PSD training can help you travel and keep your pet. If you are not satisfied with our PSD training program within 7 days we will refund 100% of your payment

The Bottom Line

  1. What Is A PSD? - A psychiatric service dog is identical to an ESA in that it helps to alleviate symptoms of a mental or emotional disability by providing companionship and support.
  2. Difference Between PSD and ESA? - A PSD needs to be well behaved in public and trained in a task that helps alleviate a symptom of your mental health (sitting on your chest, putting their paw on your chest).
  3. Who Needs To Train The PSD - While some owners may want to seek out a professional trainer, PSDs can be trained by anyone including yourself as per the ADA.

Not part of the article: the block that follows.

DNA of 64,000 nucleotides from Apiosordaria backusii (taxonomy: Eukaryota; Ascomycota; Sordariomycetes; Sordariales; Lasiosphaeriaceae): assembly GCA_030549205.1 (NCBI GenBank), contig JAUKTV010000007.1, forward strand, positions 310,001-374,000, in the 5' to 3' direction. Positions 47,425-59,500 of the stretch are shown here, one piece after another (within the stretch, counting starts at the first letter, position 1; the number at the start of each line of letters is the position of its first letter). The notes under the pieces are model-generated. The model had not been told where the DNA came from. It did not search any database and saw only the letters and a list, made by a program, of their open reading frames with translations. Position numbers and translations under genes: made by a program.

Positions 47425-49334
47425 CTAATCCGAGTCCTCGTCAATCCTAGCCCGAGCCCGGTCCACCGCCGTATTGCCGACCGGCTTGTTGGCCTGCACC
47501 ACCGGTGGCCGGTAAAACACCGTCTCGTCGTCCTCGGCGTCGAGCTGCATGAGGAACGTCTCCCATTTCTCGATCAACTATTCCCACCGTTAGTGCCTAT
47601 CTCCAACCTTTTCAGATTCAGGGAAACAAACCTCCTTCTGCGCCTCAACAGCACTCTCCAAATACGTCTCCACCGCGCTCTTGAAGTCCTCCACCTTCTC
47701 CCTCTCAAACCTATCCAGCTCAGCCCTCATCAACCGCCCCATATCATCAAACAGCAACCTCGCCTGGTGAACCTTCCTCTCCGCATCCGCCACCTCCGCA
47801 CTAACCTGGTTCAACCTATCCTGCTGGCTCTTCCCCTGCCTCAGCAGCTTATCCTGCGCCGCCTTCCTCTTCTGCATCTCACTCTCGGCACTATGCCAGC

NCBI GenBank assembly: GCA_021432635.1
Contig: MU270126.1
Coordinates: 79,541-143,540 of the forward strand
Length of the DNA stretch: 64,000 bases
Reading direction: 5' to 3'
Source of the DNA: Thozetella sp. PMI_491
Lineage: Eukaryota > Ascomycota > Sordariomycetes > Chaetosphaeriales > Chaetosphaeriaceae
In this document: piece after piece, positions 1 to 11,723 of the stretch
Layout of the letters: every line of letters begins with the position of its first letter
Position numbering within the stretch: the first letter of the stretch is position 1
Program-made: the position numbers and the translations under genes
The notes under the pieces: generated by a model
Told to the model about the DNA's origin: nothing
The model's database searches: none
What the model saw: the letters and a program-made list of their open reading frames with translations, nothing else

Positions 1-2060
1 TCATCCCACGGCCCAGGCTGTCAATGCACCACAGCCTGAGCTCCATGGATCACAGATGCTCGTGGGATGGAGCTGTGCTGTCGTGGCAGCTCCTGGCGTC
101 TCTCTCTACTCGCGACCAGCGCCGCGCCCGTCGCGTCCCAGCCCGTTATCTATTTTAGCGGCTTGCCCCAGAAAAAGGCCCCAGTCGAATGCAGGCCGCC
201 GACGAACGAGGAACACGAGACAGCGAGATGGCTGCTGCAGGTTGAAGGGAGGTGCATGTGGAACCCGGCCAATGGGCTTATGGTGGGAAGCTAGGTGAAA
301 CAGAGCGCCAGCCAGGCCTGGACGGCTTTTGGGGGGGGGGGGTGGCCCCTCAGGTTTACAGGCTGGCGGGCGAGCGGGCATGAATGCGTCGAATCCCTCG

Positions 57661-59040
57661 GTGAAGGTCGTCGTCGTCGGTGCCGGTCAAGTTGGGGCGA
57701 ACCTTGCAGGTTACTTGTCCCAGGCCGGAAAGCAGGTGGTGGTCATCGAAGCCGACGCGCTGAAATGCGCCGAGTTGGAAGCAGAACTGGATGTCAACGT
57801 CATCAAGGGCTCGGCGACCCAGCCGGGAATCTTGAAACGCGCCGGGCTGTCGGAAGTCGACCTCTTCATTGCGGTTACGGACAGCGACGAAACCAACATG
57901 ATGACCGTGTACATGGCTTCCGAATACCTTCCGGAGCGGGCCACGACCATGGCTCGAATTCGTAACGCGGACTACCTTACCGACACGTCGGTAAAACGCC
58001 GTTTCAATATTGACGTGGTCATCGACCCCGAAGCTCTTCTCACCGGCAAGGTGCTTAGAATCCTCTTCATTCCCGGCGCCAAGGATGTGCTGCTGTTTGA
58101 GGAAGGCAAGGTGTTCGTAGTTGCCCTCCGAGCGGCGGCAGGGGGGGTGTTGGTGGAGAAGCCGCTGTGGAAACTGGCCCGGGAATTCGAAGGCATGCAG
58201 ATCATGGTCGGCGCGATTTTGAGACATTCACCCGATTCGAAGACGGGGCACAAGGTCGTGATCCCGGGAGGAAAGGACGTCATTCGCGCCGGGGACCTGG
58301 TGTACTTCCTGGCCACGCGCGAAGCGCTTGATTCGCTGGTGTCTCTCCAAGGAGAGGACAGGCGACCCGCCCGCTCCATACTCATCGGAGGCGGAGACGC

4. How To Make Your Pet A PSD? - To make your pet an PSD you need to have a mental health evaluation with a licensed professional in your state. To get the process started click here.
  5. Benefits Of A PSD - An ESA letter can help keep your pet in your home, waive expensive pet fees, stay in Airbnbs, and travel with your furry friend.
  6. Satisfaction Guaranteed - Pettable is the only PSD service offering a satisfaction guarantee - meaning your letter works for you or you get your money back!
  7. How To Get Started? - You can take our 3 minute quiz and see if a PSD will work for your needs.

How Are PSDs Different From ESAs?